Conclusions

Our results suggest that the pain care needs of frail, older people who live at home are not always met. Proactive, practice nurse-led CGAs have the potential to reduce the number of unmet pain care needs by expanding access to tailored pain management in primary care. Regular follow up after initial identification of pain complaints and taking into account older people’s personal background, value system and beliefs can help nurses to further tailor pain care to individual needs and preferences. Since barriers to care seeking majorly restrict older people’s access to pain care, we recommend that efforts toward overcoming these barriers should be prioritized in future research and practice.

Ethics and consent to participate

The ACT study was approved by the medical ethics committee of the VU University medical centre. All participants signed an informed consent form.

Consent to publish

Not applicable.

Availability of data and materials

All the data supporting the presented findings is contained within the manuscript.

Abbreviations

ABI: 

Ankle Brachial pressure Index

ACT: 

older Adults: Care in Transition

CAP: 

Client Analysis Protocol

CGA: 

comprehensive geriatric assessment

IADL: 

Independence in Activities of Daily Living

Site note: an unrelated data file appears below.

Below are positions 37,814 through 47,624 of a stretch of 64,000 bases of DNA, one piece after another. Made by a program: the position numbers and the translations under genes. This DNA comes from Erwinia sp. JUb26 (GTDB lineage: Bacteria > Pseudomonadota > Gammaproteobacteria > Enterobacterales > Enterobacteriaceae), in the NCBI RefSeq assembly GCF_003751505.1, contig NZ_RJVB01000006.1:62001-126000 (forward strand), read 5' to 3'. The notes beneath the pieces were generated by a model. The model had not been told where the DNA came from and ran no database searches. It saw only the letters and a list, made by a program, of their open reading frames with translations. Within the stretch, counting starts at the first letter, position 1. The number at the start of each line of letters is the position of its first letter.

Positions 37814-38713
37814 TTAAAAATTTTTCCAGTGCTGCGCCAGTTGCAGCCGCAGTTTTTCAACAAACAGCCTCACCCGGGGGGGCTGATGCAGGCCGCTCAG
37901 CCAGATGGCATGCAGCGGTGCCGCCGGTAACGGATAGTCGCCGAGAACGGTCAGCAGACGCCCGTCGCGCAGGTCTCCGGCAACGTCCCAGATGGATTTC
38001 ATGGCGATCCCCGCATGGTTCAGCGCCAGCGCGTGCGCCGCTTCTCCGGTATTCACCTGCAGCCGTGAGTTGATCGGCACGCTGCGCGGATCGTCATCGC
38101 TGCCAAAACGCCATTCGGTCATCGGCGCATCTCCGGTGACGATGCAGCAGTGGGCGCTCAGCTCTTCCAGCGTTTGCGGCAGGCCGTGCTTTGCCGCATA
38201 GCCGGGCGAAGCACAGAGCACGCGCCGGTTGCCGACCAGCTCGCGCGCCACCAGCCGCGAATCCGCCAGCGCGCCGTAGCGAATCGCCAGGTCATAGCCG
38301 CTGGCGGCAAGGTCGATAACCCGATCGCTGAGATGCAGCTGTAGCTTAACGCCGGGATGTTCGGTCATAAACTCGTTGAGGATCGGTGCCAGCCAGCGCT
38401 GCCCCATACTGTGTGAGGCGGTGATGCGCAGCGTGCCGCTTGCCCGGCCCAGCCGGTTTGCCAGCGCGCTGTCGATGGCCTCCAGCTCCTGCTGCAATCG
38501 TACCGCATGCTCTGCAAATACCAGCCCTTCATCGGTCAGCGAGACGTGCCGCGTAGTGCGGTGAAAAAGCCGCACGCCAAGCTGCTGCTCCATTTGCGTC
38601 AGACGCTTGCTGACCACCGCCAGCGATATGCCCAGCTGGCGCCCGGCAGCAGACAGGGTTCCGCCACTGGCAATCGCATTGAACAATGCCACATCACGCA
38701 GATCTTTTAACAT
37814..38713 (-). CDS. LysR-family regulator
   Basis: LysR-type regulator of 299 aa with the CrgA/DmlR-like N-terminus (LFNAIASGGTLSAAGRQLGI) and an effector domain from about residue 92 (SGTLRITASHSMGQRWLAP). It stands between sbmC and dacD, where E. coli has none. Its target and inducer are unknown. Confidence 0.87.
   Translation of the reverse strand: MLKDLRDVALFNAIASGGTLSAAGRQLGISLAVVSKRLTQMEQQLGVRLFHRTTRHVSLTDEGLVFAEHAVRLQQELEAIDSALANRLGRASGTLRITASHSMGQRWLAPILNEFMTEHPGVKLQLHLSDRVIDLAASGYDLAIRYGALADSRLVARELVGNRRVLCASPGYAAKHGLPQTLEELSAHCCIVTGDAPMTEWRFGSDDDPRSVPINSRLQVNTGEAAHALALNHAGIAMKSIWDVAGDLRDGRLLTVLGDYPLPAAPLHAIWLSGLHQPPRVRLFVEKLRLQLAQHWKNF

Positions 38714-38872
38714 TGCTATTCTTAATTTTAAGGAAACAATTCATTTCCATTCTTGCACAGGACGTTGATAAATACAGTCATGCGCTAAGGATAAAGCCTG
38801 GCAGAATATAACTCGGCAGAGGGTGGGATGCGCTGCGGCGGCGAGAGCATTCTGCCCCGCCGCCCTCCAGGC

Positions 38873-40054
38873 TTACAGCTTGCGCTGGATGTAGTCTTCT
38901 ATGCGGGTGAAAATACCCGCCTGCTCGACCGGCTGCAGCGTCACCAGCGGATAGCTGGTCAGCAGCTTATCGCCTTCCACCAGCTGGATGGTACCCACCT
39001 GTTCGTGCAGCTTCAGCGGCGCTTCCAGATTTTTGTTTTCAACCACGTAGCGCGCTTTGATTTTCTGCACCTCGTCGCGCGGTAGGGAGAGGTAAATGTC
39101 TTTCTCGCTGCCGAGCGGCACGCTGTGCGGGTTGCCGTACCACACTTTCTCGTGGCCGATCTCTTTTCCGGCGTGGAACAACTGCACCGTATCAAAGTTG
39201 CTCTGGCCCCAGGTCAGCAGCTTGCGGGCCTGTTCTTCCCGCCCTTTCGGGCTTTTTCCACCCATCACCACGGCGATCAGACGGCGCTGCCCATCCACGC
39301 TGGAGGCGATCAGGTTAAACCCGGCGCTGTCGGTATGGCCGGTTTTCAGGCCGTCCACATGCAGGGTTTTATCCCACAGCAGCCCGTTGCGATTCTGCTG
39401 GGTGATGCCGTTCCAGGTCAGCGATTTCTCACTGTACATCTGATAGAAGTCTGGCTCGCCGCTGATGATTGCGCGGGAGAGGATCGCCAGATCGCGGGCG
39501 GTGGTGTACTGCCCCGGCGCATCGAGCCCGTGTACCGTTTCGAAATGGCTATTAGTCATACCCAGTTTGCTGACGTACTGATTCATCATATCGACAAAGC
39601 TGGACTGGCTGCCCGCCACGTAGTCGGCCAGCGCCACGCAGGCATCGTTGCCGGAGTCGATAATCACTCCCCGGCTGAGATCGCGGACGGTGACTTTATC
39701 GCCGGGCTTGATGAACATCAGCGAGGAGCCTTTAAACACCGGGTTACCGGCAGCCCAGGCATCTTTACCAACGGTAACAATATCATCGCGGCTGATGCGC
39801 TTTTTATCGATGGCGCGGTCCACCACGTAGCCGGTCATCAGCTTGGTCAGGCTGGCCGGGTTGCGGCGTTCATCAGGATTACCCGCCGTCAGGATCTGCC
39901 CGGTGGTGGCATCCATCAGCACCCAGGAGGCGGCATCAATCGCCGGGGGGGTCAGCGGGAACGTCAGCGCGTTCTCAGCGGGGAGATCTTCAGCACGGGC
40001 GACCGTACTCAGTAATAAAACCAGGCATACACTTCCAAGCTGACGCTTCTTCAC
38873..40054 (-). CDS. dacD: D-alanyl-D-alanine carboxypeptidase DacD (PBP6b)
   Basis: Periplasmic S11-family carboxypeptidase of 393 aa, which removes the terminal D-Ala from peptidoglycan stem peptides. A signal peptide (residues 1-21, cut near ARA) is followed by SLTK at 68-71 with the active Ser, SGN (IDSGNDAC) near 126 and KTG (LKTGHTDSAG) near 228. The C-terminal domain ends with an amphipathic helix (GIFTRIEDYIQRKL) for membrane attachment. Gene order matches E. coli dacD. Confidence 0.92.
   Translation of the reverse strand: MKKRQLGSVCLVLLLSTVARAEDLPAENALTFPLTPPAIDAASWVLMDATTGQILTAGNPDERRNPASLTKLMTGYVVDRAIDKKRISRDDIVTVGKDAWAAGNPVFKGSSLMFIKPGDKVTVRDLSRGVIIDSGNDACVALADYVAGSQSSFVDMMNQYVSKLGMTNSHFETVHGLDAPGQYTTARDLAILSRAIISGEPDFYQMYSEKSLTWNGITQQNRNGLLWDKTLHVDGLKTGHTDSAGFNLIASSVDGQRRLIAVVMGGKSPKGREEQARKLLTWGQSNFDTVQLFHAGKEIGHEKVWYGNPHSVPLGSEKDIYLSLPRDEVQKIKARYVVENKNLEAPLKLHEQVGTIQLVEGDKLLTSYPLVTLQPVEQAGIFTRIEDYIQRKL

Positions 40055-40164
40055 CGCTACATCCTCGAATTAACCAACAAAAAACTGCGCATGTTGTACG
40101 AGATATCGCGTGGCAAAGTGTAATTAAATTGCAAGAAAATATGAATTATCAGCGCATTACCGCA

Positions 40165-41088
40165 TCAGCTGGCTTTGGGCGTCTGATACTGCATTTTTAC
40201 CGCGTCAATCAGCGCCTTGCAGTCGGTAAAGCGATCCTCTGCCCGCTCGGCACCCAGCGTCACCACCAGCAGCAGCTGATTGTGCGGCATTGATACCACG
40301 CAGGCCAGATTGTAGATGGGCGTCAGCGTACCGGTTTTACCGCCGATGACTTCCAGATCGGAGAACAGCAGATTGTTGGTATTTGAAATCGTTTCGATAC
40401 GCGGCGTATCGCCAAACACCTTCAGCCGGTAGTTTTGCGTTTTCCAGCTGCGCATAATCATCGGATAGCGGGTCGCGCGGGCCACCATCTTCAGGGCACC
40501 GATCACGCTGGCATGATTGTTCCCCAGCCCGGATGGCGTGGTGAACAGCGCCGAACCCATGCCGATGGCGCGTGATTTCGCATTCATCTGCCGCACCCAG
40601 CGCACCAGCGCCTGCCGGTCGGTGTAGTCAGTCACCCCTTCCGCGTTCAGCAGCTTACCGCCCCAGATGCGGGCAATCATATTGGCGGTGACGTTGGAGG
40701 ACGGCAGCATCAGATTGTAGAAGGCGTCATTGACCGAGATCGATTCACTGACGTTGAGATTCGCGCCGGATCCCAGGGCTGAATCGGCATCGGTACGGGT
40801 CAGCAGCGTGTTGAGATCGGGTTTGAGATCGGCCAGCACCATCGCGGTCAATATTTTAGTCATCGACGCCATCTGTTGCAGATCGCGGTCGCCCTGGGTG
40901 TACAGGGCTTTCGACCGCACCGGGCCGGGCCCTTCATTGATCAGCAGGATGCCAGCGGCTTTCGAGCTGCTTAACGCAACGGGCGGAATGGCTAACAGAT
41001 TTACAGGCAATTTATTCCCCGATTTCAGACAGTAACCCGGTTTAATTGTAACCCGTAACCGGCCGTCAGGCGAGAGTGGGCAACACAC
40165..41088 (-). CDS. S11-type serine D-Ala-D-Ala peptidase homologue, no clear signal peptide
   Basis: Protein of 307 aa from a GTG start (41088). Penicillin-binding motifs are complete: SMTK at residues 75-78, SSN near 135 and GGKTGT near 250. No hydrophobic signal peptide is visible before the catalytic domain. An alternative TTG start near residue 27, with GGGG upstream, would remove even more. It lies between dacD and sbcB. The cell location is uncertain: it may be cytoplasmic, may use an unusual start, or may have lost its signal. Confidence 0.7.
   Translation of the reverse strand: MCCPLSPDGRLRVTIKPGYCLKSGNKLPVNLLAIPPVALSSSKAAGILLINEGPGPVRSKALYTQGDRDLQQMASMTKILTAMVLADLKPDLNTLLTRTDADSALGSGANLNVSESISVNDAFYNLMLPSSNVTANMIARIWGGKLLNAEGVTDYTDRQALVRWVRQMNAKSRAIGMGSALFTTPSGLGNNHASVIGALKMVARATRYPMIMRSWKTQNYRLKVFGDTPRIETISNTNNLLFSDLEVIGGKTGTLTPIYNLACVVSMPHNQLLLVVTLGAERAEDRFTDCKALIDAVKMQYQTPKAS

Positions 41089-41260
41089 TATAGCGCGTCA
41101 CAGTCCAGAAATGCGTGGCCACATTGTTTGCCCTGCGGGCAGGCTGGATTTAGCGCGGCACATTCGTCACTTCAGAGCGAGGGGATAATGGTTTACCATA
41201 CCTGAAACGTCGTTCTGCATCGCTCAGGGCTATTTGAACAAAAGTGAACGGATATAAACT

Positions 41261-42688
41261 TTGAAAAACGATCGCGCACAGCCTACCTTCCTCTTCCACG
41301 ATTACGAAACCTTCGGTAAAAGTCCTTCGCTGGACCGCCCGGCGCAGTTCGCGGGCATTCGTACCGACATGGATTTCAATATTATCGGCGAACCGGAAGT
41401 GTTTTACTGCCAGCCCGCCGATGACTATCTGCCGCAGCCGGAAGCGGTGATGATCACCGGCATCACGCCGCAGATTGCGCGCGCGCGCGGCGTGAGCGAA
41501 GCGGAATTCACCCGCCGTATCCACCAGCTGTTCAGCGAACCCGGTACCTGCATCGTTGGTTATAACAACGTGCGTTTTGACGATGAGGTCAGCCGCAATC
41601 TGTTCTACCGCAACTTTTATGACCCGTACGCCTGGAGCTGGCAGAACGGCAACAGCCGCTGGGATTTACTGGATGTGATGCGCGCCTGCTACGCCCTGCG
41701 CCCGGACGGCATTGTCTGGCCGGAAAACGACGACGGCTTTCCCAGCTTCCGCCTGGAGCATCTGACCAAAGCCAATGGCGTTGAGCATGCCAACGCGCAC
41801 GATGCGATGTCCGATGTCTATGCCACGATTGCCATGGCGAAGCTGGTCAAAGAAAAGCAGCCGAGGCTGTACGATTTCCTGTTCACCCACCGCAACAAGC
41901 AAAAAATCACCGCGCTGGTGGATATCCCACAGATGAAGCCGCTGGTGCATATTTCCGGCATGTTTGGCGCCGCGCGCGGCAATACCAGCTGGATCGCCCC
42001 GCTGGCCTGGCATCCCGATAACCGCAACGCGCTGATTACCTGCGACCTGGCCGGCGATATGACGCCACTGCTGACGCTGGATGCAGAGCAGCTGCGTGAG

MCS: 

mental component summary score

MTC: 

multidisciplinary team consultation

NRS: 

numerical rating scale

PCS: 

physical component summary score

PRISMA: 

Program on Research for Integrating Services for the Maintenance of Autonomy

RAI-CHA: 

Community Health Assessment version of the Resident Assessment Instrument

SF: 

short form

TENS: 

Transcutaneous Electrical Nerve Stimulation

TOPICS-MDS: 

The Older Persons and Informal Caregivers Survey Minimum DataSet

Declarations

Acknowledgements

We owe many thanks to all the practice nurses who participated in the ACT-study, as well as our research assistants, Daphne Kunst-Stevens and Wencke de Jager, and Annika Corver. In addition, we would like to acknowledge all organizations and professionals involved in ‘Ouderennnet VUmc en partners’ for their contribution to the development of the ACT-study.

Funding

The ACT study was funded by the Netherlands Organisation for Health Research and Development (ZonMW): Dutch National Care for the Elderly Program grant number 311080201. The funding body was not involved in the design of the study and collection, analysis and interpretation of data, and in writing the manuscript.

Open AccessThis article is distributed under the terms of the Creative Commons Attribution 4.0 International License (http://creativecommons.org/licenses/by/4.0/), which permits unrestricted use, distribution, and reproduction in any medium, provided you give appropriate credit to the original author(s) and the source, provide a link to the Creative Commons license, and indicate if changes were made. The Creative Commons Public Domain Dedication waiver (http://creativecommons.org/publicdomain/zero/1.0/) applies to the data made available in this article, unless otherwise stated.

Authors’ Affiliations

(1)
Department of General Practice and Elderly Care Medicine, EMGO+ Institute for Health and Care Research, VU University Medical Center
(2)
NIVEL (Netherlands Institute for Health Services Research)